|“The Law In These Parts” director Ra’anan Alexandrowicz. Courtesy of Cinema Guild|
In 2003, Ra’anan Alexandrowicz’ narrative feature film, “James’ Journey to Jerusalem,” was being screened at a local film festival, and the Israeli cultural attachÃ© there led the discussion that followed. An audience member asked the attachÃ© how he could allow such a film, which shows the plight of migrant workers in Israel, to be shown. After all, it presented a negative picture of Israel, and it showed Israelis taking advantage of these foreign workers.
The consul paused for a moment and then he said, “Israel is a democracy. We do allow for free speech and freedom of expression.” He went on to say that he was proud of the fact that this Israeli filmmaker could bring a situation so desperately in need of repair to the screen.
Now, once again, nearly a decade later, Ra’anan Alexandrowicz is pushing buttons by asking hard questions in his documentary, “Shilton Hachok,” released here as “The Law in These Parts.” The film is garnering many awards, including a grand jury prize at the Sundance Film Festival and the best documentary award at the Jerusalem Film Festival. Fully aware of the fact that documentary filmmaking can be manipulated easily, throughout the film the filmmaker alerts us to the various quandaries that he has had to tackle. Should certain people be interviewed? How should he assemble the interviews? What impact would including one person and excluding another have on the thrust of the film?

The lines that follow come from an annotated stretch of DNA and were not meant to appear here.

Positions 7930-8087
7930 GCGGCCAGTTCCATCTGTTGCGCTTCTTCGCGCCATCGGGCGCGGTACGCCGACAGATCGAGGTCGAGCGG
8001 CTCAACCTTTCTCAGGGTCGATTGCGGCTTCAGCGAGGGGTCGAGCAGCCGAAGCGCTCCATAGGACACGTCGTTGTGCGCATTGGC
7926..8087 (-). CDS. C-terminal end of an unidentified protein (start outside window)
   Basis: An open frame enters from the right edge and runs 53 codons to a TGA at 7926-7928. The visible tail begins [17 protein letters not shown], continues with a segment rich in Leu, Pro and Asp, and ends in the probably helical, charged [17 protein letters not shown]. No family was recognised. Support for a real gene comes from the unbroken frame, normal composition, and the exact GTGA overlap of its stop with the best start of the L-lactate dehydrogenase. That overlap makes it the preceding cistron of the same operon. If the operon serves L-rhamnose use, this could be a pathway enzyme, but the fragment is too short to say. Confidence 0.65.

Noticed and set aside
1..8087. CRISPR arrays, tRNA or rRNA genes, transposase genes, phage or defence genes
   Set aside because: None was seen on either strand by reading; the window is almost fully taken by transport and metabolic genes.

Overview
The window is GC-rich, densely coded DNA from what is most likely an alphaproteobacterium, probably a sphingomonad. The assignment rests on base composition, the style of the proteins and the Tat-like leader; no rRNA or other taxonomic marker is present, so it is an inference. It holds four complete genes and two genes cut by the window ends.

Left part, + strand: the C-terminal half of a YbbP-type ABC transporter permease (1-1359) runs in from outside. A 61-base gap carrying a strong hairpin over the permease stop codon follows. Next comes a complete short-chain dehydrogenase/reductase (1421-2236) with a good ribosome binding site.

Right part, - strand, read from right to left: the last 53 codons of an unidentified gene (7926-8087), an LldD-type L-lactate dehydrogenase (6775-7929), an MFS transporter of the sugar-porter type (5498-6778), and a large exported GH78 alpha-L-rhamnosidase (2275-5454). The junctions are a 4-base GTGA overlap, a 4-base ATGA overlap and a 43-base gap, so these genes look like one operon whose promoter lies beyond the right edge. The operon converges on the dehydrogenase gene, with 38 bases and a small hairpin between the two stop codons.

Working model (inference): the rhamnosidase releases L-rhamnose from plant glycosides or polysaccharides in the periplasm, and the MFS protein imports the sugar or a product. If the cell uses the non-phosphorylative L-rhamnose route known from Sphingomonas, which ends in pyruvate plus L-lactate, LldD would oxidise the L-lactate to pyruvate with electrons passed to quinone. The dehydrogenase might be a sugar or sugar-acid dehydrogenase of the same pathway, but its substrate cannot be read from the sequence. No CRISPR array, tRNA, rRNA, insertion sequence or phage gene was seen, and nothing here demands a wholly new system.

He does this to make clear that no matter how he crafts his work, the film still will have his imprimatur and surely will be influenced by his politics.
Alexandrowicz begins the film by building a set – a chair and a desk. He does that literally, with wood, a hammer, and nails. It is there that the people who are interviewed are to sit.
Behind the set, footage is screened to provide us, the viewers, with a fuller picture of events, though often the film is obstructed by the desk and chair. At first we are annoyed that we cannot watch the full picture, but the documentarian wants us to be keenly aware that a case is being presented. The military legal authorities being interviewed are the witnesses, and in a way we are left to judge.
Just what is it that Alexandrowicz wants us to know? What was the legal framework and labyrinth of laws created and enforced when Israel took control of the west bank after its victory in the Six Day War? How have those laws changed over the last 45 years? What impact does it have on the Palestinians living under Israeli administration? The real question, which is never really posed, is who is the defendant? Is it the State of Israel?